July 2022 Vancouver Area Hike of the Month: Lightning Lakes Loop

View from the Lightning Lakes day use area in Manning Park

View from the Lightning Lakes Day Use area in E.C. Manning Provincial Park. Photo: Taryn Eyton/HappiestOutdoors.ca

On a hot summer day, a hike with lots of shade and a lake to jump into is the best plan. Make a day trip out to E.C. Manning Provincial Park to hike the Lightning Lakes Loop Trail, finishing with a swim.

Trail Info: Easy, 8.5 km loop, no elevation gain, 2.5-3 hours, dogs allowed on leash

Safety First: AdventureSmart recommends bringing a backpack with essential safety and first aid gear on every hike. Check the forecast and pack extra clothing for the weather. Leave a trip plan so someone knows where you are going and when you will be back.

Getting There: From Vancouver, take Highway 1 east to Hope then take Highway 3 east into E.C. Manning Provincial Park. Turn right onto Gibson Pass Road at the flashing light. Follow Gibson Pass Road for three kilometres, then take the left fork to the Lightning Lakes Day Use Area.

The Trail: The trail network around Lightning Lakes is easy to follow with signs at all junctions. This park map will also help keep you on track. This hike begins and ends at the Lightning Lake Day Use Area which has a sandy beach, perfect for an apres-hike swim.

Start your hike by heading to the left along the lakeshore. Cross a small bridge over the lake outlet, then continue along the top of an earthen dam, built in the late 1960s. Before the dam was built, the Lightning Lakes drained into Ross Lake in Washington’s North Cascades National Park. But now they drain to the northeast as well, flowing out under the bridge you just crossed, then eventually into the Similkameen River.

Continue on the trail as it passes a turn-off for Frosty Mountain. The trail stays near the lake but is shaded with Engelmann spruce, lodgepole pine, and subalpine fir trees, which is great for hot days. About 1.5 km from the start, arrive at Rainbow Bridge which spans the narrowest part of Lightning Lake. Wander out on the bridge to admire the view down the lake or watch canoeists paddling below you.

Lightning Lakes in Manning Park

View from near Rainbow Bridge. Photo: Taryn Eyton/HappiestOutdoors.ca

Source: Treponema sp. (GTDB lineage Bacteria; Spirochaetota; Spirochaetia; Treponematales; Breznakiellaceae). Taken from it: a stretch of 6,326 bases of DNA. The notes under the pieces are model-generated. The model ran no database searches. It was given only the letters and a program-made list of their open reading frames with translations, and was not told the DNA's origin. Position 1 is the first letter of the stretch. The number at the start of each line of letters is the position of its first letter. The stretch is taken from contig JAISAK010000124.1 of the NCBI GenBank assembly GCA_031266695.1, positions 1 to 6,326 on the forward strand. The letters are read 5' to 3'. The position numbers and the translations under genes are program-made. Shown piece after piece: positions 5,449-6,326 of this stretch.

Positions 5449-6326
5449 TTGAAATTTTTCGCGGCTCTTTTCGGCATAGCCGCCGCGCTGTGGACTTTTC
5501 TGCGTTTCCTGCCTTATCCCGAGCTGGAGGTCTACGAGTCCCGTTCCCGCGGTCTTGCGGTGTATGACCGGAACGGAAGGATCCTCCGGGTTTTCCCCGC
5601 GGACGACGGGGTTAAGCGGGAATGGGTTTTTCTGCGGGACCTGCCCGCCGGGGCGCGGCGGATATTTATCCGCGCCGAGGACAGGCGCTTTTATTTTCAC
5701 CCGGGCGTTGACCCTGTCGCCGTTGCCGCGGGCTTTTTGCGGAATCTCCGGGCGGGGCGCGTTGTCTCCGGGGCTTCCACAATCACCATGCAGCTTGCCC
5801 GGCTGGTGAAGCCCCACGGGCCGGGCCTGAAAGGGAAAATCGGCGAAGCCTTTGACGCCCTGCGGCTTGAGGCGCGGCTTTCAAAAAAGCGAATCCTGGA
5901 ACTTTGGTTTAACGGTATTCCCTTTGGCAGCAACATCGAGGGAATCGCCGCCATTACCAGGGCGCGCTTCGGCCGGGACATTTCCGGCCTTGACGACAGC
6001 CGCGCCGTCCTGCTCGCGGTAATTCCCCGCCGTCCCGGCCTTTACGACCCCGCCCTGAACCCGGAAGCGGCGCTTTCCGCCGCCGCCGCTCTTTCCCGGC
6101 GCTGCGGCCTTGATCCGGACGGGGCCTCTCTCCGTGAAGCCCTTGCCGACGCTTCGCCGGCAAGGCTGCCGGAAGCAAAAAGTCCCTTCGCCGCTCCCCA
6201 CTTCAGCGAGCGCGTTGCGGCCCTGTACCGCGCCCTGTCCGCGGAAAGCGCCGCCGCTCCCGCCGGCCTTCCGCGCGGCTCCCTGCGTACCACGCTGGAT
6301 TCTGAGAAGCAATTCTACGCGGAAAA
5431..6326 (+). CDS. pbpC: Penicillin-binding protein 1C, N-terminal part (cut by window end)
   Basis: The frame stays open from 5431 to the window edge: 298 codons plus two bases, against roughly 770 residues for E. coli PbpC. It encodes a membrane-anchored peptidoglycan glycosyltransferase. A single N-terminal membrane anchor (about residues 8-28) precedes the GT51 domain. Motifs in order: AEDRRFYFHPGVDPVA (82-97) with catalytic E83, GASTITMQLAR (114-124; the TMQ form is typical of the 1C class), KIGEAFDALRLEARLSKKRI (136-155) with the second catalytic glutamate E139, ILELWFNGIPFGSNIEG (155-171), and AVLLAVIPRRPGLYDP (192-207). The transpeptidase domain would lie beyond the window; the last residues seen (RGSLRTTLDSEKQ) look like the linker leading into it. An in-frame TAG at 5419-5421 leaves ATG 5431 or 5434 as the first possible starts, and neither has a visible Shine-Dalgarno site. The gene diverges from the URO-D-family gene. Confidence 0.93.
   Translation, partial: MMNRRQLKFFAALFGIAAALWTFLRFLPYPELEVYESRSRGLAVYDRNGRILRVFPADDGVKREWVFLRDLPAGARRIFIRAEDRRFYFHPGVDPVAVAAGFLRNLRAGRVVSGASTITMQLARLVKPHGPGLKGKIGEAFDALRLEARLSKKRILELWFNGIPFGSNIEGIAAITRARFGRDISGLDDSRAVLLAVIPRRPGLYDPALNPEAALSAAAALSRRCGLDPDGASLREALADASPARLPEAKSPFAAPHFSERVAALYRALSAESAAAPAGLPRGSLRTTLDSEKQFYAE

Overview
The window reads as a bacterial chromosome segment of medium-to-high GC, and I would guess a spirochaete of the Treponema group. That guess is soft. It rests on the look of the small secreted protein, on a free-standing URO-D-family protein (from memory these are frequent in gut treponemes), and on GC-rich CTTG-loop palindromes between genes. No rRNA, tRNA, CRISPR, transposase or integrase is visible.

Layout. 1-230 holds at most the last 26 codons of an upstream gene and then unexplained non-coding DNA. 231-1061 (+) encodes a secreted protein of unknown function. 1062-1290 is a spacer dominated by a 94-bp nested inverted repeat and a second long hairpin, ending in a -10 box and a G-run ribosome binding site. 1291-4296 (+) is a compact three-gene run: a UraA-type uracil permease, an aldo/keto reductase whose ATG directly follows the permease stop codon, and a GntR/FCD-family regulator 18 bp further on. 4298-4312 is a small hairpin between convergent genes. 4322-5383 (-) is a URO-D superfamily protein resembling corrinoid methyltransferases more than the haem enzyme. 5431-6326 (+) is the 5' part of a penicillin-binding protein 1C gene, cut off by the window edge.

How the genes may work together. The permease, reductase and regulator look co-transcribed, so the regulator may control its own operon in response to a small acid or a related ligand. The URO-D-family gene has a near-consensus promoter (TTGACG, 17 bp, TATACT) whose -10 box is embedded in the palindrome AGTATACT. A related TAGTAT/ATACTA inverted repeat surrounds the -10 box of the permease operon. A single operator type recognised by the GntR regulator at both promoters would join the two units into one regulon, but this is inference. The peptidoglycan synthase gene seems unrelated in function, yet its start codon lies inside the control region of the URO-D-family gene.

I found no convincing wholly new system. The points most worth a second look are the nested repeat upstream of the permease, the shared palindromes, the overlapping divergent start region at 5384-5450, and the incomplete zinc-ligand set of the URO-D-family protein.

When you are ready to continue, retrace your steps back to the east side of the bridge and stay on the Lightning Lake Trail as it undulates through the forest beside the lake. Reach the end of Lightning Lake about 3.5 km from the start. Cross a small bridge over Lightning Creek and arrive at a junction. Your return route is to the right.

But if you want to extend your trip, turn left and follow the trail past a marshy section to Flash Lake. Look for beavers swimming near the lodge on the far side of the lake. The hike to the far end of Flash Lake adds another 3 km (1 hour) to your trip. You can also continue past Flash Lake to Strike and Thunder Lakes, which adds a further 10 km (2.5 hours).

Hiking along Flash Lake in Manning Provincial Park

Hiking along Flash Lake. Photo: Taryn Eyton/HappiestOutdoors.ca

To complete the main Lightning Lakes Loop, turn right at the bridge and follow the trail along the west side of Lightning Lake. Ignore a junction with the Skyline Trail branching to the left about 1 km later. A few minutes later, stay right on the Lightning Lakes Trail – the route to the left goes to the Lightning Lakes campground. The trail is wider here as it is a former road.

About 2 km past the end of the lake, arrive back at Rainbow Bridge. If you want the shortest route back to your car, cross the bridge and turn left to retrace your steps back to the parking lot. But to complete the Lightning Lake Loop, stay on the west side of the lake and follow the trail as it curves around into Spruce Bay and passes through a day use area.

Just before the trail enters the Lightning Lake Campground, turn right to stay on the trail. The path stays along the shoreline and curls left to follow the lake into Lone Duck Bay. Follow the trail around the bay as it passes another day use area and becomes a wide gravel path, another former road. As you come around to the other side of Lone Duck Bay, the trail finishes at the Lightning Lakes day use area parking area, completing the loop.

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